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  • A Lifelong Dream

    by Dynishal P. Gross

    In her own heart and mind, Bibi Shahabodeen is a writer. She wants to write about “anything and everything!” Shahabodeen bubbles over with tales of her childhood on a Guyanese sugarcane farm, her youth in Surinam, and the struggles of living as an immigrant mother in New York City. Until recently, the tools and confidence to put these stories down on paper were not within her grasp.

    Shahabodeen’s formal education ended after the eighth grade when her mother removed her from school to prepare for an arranged marriage. She did not miss school, which had long meant strict physical discipline. “Teacher whipped the hell out of us,” she recalls. Before age three, Shahabodeen had learned to read at home. Leaving school as a teenager meant she had to seek informal learning opportunities to develop the knowledge and skills to support a growing family.

    While Shahabodeen learned to negotiate employment, parenting and housing responsibilities in her mother country, immigration to the United States in 1993 brought new challenges. Here, her lack of academic credentials meant settling for low-paying jobs. It was difficult to make ends meet.

    “Working at a store making $5 an hour is not enough to run a household,” she learned. “But with a pen and paper, you are your own boss. There’s nothing better than that.” Shahabodeen was motivated to seek out academic assistance, but first had to overcome a major hurdle: her youngest child, then aged nine months, first stopped progressing physically, then rapidly regressed.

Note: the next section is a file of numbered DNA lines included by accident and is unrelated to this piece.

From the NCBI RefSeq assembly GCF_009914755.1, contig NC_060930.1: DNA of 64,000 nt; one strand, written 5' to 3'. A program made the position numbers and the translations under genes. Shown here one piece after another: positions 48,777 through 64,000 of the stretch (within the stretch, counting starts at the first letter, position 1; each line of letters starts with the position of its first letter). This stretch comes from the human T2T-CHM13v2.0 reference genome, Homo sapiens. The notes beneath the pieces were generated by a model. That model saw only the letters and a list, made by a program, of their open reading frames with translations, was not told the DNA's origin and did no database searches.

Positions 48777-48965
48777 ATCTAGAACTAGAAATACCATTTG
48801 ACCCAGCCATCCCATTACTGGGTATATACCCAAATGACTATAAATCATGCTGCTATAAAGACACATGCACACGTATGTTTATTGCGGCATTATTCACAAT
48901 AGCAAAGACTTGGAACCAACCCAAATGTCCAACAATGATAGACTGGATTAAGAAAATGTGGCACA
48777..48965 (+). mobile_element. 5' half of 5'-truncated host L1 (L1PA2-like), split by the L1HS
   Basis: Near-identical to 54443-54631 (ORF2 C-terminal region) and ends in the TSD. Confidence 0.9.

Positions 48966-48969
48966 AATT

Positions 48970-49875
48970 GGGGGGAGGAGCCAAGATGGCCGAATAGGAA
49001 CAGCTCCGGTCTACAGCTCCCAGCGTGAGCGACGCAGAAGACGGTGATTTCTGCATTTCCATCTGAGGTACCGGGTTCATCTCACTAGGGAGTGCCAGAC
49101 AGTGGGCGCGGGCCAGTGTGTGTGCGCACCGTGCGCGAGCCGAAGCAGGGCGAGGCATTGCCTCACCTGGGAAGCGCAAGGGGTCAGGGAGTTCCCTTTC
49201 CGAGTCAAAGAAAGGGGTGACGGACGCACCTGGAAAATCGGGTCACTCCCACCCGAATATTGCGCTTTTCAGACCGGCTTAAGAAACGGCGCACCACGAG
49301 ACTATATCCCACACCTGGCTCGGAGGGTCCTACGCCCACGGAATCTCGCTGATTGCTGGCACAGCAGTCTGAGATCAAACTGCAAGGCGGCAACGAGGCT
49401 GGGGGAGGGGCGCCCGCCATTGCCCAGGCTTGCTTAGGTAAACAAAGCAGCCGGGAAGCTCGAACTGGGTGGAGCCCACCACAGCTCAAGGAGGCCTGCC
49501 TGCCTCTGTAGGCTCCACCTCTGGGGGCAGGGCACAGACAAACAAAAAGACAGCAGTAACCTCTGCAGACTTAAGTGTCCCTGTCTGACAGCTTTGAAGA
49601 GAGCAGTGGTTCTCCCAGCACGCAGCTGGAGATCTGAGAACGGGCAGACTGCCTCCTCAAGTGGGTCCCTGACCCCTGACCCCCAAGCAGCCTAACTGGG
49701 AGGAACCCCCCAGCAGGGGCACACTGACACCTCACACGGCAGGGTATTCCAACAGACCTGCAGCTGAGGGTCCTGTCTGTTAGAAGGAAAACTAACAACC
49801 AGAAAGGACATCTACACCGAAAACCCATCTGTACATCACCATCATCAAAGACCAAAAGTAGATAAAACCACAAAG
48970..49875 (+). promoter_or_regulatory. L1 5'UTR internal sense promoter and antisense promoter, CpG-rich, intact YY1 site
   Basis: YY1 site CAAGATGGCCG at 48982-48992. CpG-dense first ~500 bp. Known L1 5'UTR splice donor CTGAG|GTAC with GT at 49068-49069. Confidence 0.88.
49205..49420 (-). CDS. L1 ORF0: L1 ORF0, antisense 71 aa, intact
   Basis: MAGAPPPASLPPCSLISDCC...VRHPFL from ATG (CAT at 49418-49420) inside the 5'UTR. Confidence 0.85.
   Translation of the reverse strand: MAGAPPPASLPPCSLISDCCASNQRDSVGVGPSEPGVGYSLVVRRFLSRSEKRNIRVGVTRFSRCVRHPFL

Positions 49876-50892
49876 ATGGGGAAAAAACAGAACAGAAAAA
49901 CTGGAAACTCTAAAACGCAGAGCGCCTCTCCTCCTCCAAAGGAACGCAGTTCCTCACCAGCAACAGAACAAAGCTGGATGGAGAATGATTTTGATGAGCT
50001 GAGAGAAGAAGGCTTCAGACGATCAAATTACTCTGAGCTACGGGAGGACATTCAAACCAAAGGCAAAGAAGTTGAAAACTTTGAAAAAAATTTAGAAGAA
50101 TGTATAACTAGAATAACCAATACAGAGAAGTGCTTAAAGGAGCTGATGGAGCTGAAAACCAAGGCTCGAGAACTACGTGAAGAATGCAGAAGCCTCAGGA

“He stopped holding up his head, stopped standing up, stopped crawling,” Shahabodeen said. For almost two years, she devoted herself full-time to caring for her son. “I never, never gave up. Today he is talking, jumping and dancing.”

    Her experience with her son rekindled her desire to write. Motivated to write about his struggles, all that was missing for her was knowledge of a program which could accommodate her limited hours. She found an advertisement on the Bronx Net public access channel for the New York Public Library’s Centers for Reading and Writing. In September of this year, Bibi began attending classes at the library’s Fordham Branch where she found a supportive volunteer tutor and staff, as well as a peer group of other learners of many ages and backgrounds. Today Shahabodeen’s desire to learn is so strong that when child care problems prevent her from attending class, she uses videos and adult learning magazines to work on her own. Eventually, Shahabodeen hopes to earn her GED and enroll in college. She says of her thirst for learning, “This desire began a long time ago. I know that I’m good at it, and I won’t give up.” #

    Library branches in every borough offer programs for adults interested in learning to read, prepare for the GED examination, speak English or use technology. For more information call (212) 576-0071 or visit branch/literacy/index.html.

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